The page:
China registered an unemployment rate of 3.6 per cent at the end of last year as rising joblessness continued to be a vexing problem.
The total number of registered unemployed in urban areas reached 6.81 million by year end, not including more than 5.15 million laid-off workers from State-owned enterprises and numerous rural surplus labourers, estimated by some experts to account for 20 per cent of the total rural population, according to the latest statistics from the Ministry of Labour and Social Security
The country's accession to the World Trade Organization (WTO) will do little to help relieve the country's unemployment pressure in the near future, said Wang Dongyan, a senior official with the ministry, yesterday.
"The pressure will be around for years," said Wang, who is in charge of the ministry's information centre.
The total number of employment opportunities shrank 118,000 during the fourth quarter of last year.
Only the service sector saw a 2 per cent increase in job openings, from September to December last year.
Labour demand in the agricultural and industrial sectors dropped 0.5 and 1.2 per cent respectively during the same period, said the ministry.
Though more job opportunities will emerge in the service sector and parts of the manufacturing industry in the coming years, the country's overall employment situation will change little in the coming three to five years, said Vice-Minister Liu Yongfu.
Laid-off workers from State-owned enterprises, urban unemployed and rural surplus labourers will continue to make up the bulk of the country's job seekers in the coming years.
The country's WTO membership will have more impact on industries like banking, insurance, telecommunications, automobile manufacturing and petrochemicals, because of employers' higher educational requirements, said ministry officials.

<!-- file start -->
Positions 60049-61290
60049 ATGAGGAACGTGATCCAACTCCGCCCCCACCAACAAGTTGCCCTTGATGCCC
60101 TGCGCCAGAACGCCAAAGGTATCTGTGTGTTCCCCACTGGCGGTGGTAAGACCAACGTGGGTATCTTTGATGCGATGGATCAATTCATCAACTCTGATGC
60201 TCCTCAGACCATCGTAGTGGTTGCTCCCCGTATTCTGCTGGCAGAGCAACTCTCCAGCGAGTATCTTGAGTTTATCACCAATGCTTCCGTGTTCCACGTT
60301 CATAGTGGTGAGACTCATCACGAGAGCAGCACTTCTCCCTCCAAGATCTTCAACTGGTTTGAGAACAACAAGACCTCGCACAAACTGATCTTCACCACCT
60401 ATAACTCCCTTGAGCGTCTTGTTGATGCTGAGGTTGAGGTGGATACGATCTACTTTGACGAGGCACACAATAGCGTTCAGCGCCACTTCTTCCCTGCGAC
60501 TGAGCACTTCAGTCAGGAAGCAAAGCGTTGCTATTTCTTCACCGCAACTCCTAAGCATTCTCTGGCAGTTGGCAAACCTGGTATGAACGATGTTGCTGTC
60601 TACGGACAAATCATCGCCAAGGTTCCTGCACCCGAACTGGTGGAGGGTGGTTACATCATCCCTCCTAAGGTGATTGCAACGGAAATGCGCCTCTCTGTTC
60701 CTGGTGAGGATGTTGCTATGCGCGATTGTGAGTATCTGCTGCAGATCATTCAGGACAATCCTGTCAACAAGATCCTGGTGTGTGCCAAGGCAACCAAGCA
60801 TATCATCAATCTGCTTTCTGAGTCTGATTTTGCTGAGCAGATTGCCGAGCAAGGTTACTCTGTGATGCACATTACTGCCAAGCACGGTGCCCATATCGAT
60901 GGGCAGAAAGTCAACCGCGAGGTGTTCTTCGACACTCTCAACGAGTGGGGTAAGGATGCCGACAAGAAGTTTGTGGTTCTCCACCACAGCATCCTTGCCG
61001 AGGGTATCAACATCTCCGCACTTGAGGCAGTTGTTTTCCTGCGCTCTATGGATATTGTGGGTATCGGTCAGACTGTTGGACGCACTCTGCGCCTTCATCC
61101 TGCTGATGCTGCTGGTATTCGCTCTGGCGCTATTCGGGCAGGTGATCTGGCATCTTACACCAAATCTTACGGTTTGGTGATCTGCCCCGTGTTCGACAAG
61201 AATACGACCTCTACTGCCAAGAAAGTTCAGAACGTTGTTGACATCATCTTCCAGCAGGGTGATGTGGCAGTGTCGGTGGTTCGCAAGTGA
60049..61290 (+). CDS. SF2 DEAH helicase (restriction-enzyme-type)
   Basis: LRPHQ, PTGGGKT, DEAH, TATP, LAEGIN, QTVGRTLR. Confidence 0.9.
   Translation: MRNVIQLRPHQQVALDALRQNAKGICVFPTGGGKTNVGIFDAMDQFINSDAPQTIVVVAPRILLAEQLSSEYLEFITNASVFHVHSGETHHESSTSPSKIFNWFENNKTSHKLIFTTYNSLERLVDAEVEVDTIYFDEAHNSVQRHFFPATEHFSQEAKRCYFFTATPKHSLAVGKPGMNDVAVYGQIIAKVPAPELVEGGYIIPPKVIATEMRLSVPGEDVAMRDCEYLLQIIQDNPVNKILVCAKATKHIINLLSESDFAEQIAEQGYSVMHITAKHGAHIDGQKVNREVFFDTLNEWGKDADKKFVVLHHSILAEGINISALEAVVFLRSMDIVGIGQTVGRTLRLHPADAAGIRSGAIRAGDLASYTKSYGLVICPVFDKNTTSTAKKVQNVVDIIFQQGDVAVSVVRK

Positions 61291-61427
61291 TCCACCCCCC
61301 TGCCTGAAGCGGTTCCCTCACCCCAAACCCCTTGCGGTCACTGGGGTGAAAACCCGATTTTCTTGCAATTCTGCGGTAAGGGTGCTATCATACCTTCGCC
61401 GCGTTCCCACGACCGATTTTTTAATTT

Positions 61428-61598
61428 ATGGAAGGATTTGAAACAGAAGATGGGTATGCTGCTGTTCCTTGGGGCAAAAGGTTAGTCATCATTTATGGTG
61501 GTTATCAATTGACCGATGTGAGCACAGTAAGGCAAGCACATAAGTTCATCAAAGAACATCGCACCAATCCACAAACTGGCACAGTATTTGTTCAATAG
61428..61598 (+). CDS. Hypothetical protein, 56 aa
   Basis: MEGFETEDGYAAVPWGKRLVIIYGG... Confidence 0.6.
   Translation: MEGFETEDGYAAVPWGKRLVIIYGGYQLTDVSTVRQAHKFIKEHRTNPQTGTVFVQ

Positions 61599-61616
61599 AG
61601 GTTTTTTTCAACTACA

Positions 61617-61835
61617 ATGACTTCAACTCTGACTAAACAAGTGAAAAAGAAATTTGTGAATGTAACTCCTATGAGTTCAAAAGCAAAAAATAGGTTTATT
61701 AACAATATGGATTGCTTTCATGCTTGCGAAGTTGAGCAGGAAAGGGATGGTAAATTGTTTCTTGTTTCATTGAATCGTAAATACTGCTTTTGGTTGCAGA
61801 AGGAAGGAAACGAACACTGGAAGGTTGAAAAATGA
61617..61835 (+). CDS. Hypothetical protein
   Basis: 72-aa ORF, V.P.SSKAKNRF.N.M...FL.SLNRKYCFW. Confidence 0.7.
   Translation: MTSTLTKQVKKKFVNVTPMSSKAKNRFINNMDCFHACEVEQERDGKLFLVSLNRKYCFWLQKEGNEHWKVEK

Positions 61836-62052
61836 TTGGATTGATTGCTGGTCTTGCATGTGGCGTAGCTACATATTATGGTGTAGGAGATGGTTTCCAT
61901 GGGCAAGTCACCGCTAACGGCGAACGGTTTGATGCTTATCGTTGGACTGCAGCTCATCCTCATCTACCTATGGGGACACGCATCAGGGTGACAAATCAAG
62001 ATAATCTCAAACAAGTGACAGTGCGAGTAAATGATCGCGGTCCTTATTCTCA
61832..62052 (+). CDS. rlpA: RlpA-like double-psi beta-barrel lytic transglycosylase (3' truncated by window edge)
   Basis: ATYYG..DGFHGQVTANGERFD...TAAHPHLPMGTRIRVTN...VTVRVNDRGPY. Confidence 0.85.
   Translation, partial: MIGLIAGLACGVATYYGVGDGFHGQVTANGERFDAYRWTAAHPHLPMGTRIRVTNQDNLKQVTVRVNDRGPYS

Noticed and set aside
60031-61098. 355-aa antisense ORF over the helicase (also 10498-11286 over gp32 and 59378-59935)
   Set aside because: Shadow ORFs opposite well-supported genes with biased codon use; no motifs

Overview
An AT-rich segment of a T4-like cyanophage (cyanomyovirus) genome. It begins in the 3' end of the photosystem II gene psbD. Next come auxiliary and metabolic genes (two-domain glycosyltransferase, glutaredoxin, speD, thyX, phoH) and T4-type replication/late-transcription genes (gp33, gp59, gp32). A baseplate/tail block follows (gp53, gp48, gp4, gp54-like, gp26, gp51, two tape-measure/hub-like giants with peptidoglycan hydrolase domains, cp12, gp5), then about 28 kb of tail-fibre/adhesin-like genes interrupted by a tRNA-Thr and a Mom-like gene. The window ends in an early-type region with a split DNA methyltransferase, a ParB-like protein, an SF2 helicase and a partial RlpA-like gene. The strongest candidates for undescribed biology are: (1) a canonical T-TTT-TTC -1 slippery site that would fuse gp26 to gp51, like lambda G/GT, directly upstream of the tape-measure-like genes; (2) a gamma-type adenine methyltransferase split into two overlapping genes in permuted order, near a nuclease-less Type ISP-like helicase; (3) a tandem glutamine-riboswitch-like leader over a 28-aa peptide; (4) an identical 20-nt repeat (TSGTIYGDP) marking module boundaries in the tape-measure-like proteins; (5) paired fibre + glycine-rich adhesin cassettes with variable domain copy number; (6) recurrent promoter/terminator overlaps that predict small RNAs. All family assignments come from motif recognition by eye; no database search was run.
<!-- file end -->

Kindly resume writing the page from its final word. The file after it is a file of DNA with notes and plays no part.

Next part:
The Chinese Government will try to maintain the country's urban unemployment rate at around 4.5 per cent this year by creating more than 8 million jobs, according to the ministry.
The central government will employ various ways to create jobs for the unemployed, including offering free re-employment services and promoting community services such as housekeeping and milk delivery, said the ministry.
Wang also noted that governments at all levels will urge the country's foreign enterprises to hire more employees by offering them preferential policies.
The country's private businesses will also become a key channel for employment, according to Wang.
Meanwhile, the government will ensure the timely delivery of pensions of retirees and subsidies for the unemployed, said the ministry.
Last year, the country delivered a total of 205.4 billion yuan (US$24.7 billion) in pensions, with financial assistance of 34.2 billion yuan (US$4.1 billion) from the central government.
More than 104 million people around the country had benefited from unemployment insurance by the end of last year.
The country's medical insurance network, launched in 1998, now covers almost all prefectural cities across the country, serving 85 million people.
(China Daily Hong Kong edition, February 8, 2002)